- We conducted a comprehensive field survey for large old trees in urban and periurban areas of Qinghai Province, China.
- Human footprint and soil properties, especially cation exchange capacity, could affect the habitat suitability of large old trees.
- Our study could provide insight into the effective management of large old trees in alpine regions.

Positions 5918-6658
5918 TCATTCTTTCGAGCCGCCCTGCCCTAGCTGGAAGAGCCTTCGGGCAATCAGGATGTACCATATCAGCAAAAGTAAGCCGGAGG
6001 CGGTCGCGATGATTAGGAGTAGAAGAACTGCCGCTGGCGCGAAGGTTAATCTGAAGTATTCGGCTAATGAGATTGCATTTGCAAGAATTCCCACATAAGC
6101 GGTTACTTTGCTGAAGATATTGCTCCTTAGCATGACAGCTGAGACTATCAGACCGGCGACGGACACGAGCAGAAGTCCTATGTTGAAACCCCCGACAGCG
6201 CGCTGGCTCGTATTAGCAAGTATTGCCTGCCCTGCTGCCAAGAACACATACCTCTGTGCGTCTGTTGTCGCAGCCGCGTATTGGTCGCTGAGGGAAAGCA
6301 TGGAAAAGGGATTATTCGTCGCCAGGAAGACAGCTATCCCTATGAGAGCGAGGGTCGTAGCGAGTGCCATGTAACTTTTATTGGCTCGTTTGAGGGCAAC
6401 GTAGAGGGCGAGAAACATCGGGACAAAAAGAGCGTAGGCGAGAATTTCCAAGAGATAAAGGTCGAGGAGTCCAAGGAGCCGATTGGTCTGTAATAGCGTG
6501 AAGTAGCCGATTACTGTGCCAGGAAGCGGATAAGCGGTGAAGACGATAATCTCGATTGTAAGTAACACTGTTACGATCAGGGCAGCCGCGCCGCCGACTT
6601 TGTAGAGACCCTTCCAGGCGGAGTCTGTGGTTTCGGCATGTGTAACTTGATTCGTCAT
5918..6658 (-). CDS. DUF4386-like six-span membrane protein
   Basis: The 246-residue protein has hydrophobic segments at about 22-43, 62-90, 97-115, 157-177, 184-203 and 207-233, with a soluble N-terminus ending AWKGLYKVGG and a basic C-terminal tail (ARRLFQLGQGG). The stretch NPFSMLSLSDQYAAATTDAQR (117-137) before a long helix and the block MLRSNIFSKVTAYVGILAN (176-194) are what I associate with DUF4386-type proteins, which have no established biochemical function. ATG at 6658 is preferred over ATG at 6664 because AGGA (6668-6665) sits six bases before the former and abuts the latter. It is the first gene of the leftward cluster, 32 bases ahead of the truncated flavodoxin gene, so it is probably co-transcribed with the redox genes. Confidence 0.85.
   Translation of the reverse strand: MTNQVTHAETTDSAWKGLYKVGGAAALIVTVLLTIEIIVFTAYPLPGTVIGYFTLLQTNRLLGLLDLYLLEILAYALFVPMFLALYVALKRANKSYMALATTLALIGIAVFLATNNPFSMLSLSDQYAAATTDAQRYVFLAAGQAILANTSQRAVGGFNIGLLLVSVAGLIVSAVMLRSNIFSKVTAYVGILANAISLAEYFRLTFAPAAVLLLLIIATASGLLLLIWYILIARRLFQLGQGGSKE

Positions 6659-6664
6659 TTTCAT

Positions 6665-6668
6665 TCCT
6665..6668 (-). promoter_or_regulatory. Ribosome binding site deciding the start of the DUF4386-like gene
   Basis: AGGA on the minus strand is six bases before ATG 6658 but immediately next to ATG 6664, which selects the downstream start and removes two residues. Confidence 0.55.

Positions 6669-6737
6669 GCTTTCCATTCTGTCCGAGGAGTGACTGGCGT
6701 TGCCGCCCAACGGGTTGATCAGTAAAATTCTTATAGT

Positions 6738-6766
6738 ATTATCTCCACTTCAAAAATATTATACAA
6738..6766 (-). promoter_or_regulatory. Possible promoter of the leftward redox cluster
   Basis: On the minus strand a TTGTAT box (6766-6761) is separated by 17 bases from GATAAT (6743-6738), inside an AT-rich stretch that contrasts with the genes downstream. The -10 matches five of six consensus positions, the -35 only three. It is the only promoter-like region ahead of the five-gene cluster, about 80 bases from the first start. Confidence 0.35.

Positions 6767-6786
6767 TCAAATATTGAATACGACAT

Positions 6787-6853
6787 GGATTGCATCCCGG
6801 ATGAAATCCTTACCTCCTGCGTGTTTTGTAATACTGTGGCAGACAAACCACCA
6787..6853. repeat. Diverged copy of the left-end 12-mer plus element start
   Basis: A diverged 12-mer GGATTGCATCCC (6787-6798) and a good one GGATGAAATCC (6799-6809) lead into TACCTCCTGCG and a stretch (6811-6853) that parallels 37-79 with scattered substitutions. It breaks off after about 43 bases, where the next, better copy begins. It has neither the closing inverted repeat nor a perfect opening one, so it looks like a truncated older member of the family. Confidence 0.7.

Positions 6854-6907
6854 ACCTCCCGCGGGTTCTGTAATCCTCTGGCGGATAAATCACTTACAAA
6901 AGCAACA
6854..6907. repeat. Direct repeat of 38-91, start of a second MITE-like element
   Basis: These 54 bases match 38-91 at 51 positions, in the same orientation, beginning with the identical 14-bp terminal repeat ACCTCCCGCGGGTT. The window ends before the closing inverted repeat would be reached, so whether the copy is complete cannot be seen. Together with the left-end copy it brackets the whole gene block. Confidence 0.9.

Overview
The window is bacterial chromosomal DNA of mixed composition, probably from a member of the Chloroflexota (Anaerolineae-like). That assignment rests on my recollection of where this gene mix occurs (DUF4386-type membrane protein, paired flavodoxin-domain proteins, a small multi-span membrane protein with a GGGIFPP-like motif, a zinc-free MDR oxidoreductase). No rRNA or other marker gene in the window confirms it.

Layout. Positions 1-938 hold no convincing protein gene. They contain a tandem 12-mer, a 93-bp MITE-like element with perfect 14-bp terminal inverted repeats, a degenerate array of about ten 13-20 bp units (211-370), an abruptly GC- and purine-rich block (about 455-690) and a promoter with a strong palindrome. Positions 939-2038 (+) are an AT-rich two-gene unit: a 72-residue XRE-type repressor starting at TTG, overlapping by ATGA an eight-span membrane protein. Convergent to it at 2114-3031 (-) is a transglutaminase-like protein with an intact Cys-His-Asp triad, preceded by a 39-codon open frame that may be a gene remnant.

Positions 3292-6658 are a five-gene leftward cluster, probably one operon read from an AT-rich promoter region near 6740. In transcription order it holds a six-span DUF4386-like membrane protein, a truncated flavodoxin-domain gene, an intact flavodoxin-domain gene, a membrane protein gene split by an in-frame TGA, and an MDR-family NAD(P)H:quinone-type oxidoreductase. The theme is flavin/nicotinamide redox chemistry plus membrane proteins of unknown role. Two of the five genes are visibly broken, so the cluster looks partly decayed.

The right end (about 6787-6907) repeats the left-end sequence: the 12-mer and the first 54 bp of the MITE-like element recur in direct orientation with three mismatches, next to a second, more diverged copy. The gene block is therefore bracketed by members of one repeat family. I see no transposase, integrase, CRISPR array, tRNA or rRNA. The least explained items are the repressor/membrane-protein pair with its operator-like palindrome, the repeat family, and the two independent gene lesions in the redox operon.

Large old trees contribute to ecosystem integrity and biodiversity in urban and periurban areas. Quantifying the factors influencing the suitable habitats of large old trees is critical for management. Because tree species are sensitive to changes in the human footprint and soil properties in alpine regions, understanding the effects of these on the habitat suitability of large old trees is crucial for ecological management in urban and periurban areas of alpine regions. Here, we used a habitat suitability model to project the distributions of suitable habitats of six large old tree species (Salix matsudana, Picea crassifolia, Picea wilsonii, Populus cathayana, Populus simonii, and Ulmus pumila) in urban and periurban areas of Qinghai Province, China, based on climate, the human footprint, and soil variables. Then, we used jackknife methods and effect size analysis to quantify the effects of the human footprint and soil properties on the habitats of large old trees. Our results showed that the human footprint and soil properties, especially cation exchange capacity, affected the habitat suitability of the large old trees in Qinghai Province. The tree species in Chengzhong, Chengxi, Ping’an, Guide, and Qilian were all greatly affected by the human footprint and soil properties. We propose the following management strategies based upon our data: 1) protected areas should be established for large old trees where soil nutrient levels are high to ensure the protection of small groups of scattered trees and single isolated trees; and 2) Chengzhong, Chengxi, Huangzhong, Ping’an, Ledou, Minhe, Xunhua, and Guide should be used as recruitment areas of large old trees based on their suitable climate and soil properties in Qinghai Province. Our study provides insight into the effective management of large old trees in alpine regions.